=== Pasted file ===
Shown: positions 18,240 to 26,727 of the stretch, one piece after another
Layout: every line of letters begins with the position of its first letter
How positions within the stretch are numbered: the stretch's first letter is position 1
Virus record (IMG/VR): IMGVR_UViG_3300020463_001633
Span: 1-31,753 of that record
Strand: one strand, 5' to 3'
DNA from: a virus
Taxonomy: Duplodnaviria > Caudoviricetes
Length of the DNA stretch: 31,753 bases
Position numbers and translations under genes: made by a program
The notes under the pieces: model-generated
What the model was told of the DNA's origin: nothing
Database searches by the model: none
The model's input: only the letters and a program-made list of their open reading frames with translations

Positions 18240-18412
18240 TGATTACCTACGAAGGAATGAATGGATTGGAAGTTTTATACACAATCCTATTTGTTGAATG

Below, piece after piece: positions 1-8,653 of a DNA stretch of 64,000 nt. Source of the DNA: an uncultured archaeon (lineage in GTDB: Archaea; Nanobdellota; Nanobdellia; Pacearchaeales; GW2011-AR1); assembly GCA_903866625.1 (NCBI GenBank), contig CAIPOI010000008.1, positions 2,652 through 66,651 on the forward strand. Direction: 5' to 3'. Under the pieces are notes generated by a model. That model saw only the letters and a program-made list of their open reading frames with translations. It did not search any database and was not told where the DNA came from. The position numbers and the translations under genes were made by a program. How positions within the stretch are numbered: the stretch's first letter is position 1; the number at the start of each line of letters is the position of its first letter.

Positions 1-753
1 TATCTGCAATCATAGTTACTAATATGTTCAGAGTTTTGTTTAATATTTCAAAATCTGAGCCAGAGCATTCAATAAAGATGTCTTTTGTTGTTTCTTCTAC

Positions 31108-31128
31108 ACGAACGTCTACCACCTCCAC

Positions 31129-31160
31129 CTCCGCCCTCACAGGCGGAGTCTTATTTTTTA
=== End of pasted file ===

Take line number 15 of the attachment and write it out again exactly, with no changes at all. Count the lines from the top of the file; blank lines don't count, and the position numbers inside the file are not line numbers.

Positions 18240-18412